About John Dear
Fr. John Dear is an internationally known author, activist and teacher of peace and nonviolence. He has been nominated for the Nobel Peace Prize by Archbishop Desmond Tutu, Senator Barbara Mikulski, and several others.
He calls people to practice Gospel nonviolence, in the tradition of Gandhi and Dr. King, and to join the many global grassroots movements of nonviolence for the abolition of war, racism, poverty, nuclear weapons and environmental destruction. He has spoken to over a million people in his call for peace, and worked closely with legendary peacemakers such as Mother Teresa, Daniel and Philip Berrigan, Archbishop Desmond Tutu, Thich Nhat Hanh, Mairead Maguire, Cesar Chavez, Joan Baez, Martin Sheen, Rev. James Lawson, Jackson Browne, and Coretta Scott King.
He has traveled the world teaching, lecturing, organizing and practicing nonviolence, in pursuit of a more nonviolent world. A Catholic priest, he served as the director of the Fellowship of Reconciliation, the largest interfaith peace organization in the United States, in the late 1990s to 2001, and after September 11, 2001, as one of the Red Cross coordinators of chaplains at the Family Assistance Center, and counseled thousands of relatives and rescue workers. He has worked in homeless shelters, soup kitchens, and community centers; traveled in warzones around the world, including Iraq, Palestine, Nicaragua, Afghanistan, India, and Colombia; lived in El Salvador, Guatemala and Northern Ireland; and in the 1990s arranged for Mother Teresa to speak to various governors to stop the death penalty. He has two Master’s Degrees in Theology from the Graduate Theological Union in California, and has taught at Fordham University.
John Dear has been featured in The New York Times, The Washington Post, USA Today, The Sun, National Public Radio’s “All Things Considered” and elsewhere. For many years, he wrote a weekly blog for the National Catholic Reporter, and has been featured regularly on the national radio show “Democracy Now!” and the Huffington Post. He is the subject of the DVD documentary, “The Narrow Path” (with music by Joan Baez and Jackson Browne) and is profiled in John Dear On Peace, by Patti Normile (St. Anthony Messenger Press, 2009).
His thirty five books, including The Beatitudes of Peace, They Will Inherit the Earth, Praise Be Peace, Living Peace, The Nonviolent Life, Radical Prayers, Lazarus Come Forth, The God of Peace, Jesus the Rebel, Disarming the Heart, Peace Behind Bars, The Questions of Jesus, You Will Be My Witnesses, Our God Is Nonviolent, The Sound of Listening, Seeds of Nonviolence, Walking the Way, Thomas Merton Peacemaker, Transfiguration, Mary of Nazareth, and his autobiography, A Persistent Peace, have been translated into ten languages. He has edited books about Daniel Berrigan, Mohandas Gandhi, Mairead Maguire, Henri Nouwen, Richard McSorley and Horace McKenna.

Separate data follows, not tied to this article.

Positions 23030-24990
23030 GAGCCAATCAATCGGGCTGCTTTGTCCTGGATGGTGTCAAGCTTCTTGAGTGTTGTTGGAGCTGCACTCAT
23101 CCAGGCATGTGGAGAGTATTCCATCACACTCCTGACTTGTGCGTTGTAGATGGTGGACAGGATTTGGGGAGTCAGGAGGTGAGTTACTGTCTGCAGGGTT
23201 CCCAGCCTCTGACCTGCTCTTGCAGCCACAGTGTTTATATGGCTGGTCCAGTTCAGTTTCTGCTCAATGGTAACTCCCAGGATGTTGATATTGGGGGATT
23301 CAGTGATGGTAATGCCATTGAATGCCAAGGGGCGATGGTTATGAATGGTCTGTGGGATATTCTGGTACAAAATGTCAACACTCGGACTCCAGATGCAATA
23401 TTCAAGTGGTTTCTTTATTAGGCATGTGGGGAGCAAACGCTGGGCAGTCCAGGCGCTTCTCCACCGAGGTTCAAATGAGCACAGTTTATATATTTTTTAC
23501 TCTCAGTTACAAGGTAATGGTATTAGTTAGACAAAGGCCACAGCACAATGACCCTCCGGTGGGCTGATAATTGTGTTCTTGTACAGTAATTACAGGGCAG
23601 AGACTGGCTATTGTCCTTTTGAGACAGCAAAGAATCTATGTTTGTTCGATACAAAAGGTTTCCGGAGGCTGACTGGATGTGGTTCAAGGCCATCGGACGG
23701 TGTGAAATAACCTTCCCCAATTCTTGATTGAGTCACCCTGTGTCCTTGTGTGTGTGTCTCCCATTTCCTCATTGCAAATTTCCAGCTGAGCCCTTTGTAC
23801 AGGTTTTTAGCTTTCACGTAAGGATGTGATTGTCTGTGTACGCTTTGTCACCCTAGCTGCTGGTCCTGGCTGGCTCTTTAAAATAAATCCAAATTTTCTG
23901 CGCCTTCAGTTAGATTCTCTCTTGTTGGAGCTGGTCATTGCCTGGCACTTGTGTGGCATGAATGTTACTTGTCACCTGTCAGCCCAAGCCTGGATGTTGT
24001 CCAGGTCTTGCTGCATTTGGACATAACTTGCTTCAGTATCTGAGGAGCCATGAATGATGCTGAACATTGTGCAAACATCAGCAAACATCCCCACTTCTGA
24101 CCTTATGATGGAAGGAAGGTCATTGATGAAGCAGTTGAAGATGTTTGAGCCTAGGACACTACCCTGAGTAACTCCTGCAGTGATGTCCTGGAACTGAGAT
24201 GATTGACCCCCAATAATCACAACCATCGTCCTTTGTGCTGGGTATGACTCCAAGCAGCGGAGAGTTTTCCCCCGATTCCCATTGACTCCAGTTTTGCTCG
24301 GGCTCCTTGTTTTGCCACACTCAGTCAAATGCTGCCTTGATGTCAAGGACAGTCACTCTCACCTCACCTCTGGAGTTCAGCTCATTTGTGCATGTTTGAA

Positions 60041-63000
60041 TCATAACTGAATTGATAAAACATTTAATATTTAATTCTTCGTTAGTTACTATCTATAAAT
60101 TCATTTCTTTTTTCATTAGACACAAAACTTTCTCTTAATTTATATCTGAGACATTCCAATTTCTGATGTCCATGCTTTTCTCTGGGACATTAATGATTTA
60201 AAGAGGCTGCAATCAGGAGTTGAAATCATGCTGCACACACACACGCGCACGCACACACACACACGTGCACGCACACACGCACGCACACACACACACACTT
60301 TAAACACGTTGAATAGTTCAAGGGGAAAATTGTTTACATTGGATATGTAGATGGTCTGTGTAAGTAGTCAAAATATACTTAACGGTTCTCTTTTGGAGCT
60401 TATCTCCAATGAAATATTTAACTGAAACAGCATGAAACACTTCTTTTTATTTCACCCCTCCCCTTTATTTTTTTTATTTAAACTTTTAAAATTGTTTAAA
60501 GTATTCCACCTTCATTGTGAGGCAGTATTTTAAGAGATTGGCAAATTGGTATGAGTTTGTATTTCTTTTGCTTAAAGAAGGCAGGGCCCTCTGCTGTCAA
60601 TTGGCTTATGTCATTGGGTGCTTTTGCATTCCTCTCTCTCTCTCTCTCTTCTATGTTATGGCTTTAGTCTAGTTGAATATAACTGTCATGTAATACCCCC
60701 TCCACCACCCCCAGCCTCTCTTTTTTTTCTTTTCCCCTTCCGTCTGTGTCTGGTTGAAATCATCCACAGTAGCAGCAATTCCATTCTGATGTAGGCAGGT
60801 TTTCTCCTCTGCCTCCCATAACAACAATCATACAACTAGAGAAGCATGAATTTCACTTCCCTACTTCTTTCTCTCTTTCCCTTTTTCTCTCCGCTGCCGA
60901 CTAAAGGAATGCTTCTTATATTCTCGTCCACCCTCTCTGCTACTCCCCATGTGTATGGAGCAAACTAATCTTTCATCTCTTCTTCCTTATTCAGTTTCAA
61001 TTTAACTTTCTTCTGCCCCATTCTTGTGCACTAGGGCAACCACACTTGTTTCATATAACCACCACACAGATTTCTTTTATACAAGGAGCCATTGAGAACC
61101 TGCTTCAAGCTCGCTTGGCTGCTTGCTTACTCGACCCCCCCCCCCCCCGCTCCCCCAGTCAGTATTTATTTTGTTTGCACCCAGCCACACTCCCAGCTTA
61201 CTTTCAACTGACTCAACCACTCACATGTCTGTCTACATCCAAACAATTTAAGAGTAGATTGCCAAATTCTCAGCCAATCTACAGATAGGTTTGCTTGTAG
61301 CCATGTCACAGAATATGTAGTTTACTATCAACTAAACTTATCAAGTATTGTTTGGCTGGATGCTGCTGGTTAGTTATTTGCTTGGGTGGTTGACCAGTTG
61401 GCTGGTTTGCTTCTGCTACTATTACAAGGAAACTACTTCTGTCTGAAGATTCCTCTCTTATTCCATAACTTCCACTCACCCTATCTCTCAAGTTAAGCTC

He served on the staff of Pace e Bene and co-founded Campaign Nonviolence, national week of action against poverty, war, racism and environmental destruction, across the USA.
Fr. John participated in the April 2016 Vatican Conference on Nonviolence and Just Peace in Rome, and contributed background material for Pope Francis’ Jan. 1, 2017 World Day of Peace message, the first statement on nonviolence in the history of the Catholic Church.
Fr. John Dear has been arrested and jailed over 80 times in acts of nonviolent civil disobedience against war and nuclear weapons in the tradition of Gandhi and Dr. King, especially his Dec. 7, 1993, Plowshares action in North Carolina where he hammered on a nuclear weapon to fulfill Isaiah’s oracle, “They shall beat swords into plowshares and study war no more.” For that action, he faced over twenty years in prison, spent some nine months in jail, and recorded his experience in his book, Peace Behind Bars.
From 2002 to 2020, he led an annual peace and nonviolence vigil outside the nuclear weapons National Laboratories in Los Alamos, New Mexico, USA, birthplace of the atomic bomb. In 2013, along with actor Martin Sheen, he gave the opening keynote talk in Oslo, Norway, at the launch of ICAN, the International Campaign to Abolish Nuclear Weapons, which won the 2017 Nobel Peace Prize.
A former Jesuit, he was ordained in 1993 and is now a priest of the Catholic Diocese of Monterey, California. He lives in Big Sur, California. See: www.johndear.org